So, in addition to building in some contingency money into your budget, you’ll also want to maximize your existing budget as best you can. Here are some of the best ways you can do that for your digital marketing budget.

Focus on the most effective platforms

With so many online and social platforms to advertise on, you’re probably wondering, “Which paid platforms should I invest in?” There is no one single answer, but a little bit of research can go a long way.

Use your own data to see what campaigns have been the most successful, which marketing channels have the highest ROAS (return on ad spend) and where most of your leads are coming from. If you’ve noticed that your target audience has moved away from one platform in favor of another, you should consider doing the same.

In fact, Mesh’s Q3/Q4 spend trends report found that although overall digital advertising spend was down amidst an economic downturn, there was one only platform where businesses upped their spending: TikTok. As the app continues to explode in popularity, Mesh customers have adjusted their ad spend to allocate more of their budget towards TikTok, while spending less on Google Ads, Facebook and LinkedIn.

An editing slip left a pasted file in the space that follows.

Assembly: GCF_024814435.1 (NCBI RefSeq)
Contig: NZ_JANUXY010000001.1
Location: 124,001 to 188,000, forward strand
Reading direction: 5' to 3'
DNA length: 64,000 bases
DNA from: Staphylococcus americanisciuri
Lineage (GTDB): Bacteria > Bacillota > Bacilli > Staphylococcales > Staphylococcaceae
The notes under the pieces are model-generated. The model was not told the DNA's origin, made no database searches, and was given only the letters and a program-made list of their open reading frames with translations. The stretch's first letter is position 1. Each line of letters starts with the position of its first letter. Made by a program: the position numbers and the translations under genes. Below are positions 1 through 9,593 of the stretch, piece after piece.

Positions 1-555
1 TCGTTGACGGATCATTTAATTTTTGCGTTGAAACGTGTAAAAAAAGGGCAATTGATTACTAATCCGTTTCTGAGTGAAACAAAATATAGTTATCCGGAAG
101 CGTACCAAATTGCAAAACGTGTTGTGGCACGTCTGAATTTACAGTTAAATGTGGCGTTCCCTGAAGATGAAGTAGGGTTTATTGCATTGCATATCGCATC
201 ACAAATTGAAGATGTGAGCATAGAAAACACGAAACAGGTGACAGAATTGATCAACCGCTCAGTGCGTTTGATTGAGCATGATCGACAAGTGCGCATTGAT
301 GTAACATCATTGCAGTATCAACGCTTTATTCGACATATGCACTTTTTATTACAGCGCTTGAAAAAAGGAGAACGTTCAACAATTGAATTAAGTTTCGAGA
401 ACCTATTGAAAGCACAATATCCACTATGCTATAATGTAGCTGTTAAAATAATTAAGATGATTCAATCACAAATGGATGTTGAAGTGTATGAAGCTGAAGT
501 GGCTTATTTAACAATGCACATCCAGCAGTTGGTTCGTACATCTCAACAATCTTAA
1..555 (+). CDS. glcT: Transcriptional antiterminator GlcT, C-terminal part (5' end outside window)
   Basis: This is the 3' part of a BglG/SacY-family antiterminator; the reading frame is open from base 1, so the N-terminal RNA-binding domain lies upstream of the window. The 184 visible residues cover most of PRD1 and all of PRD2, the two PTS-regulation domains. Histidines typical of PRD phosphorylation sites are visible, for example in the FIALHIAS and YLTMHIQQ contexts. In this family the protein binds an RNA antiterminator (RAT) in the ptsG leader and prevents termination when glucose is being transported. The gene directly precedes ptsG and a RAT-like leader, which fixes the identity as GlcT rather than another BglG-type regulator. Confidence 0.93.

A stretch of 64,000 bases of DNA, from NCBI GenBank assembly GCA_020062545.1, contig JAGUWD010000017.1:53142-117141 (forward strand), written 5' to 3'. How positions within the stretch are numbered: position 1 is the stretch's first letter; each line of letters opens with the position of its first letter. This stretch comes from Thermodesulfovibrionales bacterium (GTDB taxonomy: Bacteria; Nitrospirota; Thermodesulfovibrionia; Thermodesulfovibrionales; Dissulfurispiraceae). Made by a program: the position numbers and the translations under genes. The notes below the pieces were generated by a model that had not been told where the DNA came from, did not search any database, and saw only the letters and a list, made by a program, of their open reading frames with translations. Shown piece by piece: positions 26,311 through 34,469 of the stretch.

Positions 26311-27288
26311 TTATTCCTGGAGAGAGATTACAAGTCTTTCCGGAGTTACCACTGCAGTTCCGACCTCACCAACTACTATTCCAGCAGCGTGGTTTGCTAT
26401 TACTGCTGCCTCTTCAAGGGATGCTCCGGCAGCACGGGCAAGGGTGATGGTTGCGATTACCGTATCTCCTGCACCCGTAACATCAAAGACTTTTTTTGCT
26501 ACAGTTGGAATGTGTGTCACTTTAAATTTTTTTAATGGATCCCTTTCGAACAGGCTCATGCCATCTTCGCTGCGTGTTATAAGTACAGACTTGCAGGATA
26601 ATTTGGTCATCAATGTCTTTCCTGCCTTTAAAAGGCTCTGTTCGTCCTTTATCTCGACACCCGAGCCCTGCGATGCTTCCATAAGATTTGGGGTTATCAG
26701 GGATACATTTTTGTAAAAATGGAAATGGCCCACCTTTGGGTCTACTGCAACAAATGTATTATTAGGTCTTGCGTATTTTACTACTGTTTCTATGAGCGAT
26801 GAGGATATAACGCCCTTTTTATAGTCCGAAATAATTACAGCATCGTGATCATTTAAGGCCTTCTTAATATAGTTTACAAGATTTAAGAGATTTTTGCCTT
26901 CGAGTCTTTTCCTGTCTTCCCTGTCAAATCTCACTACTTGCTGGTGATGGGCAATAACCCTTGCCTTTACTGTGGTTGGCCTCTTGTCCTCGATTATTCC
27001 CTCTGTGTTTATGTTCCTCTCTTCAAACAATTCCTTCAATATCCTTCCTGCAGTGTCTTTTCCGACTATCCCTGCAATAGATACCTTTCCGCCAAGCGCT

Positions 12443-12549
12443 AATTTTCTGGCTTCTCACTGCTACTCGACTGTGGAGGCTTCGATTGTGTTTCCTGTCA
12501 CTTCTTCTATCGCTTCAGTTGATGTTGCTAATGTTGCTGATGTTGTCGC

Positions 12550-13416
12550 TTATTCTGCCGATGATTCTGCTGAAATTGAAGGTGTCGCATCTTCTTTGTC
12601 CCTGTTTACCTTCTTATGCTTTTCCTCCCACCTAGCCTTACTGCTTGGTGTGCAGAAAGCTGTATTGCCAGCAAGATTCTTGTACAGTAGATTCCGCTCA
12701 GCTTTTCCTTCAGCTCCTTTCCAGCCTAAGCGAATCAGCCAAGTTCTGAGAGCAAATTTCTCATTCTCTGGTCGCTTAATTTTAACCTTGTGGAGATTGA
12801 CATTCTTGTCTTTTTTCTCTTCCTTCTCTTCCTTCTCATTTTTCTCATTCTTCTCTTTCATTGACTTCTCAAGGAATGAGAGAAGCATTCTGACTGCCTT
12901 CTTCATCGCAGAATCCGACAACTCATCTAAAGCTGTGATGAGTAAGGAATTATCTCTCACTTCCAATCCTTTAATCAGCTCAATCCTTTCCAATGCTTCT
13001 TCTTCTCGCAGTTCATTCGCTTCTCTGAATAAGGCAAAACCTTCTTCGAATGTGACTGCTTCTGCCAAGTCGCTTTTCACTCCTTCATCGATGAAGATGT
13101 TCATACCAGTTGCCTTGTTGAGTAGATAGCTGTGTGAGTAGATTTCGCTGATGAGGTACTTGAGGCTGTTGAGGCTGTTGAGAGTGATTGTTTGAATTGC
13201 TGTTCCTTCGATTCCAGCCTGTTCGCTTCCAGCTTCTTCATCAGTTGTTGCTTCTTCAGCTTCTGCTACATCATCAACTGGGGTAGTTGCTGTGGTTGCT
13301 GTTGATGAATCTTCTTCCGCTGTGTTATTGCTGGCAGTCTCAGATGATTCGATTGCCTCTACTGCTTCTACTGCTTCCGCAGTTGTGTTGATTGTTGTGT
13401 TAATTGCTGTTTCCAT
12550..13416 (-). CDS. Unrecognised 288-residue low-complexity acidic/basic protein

Set a test budget

In order to ensure that your digital advertising lives up to its potential, you’ll want to factor in some of your budget for testing. Generally, companies allocate 10 to 20 percent of their digital advertising budget to testing.

The key is to strike a balance: you don’t want to spend all of your test budget on one channel, but if you spread your budget too thin across too many channels, you won’t see great results.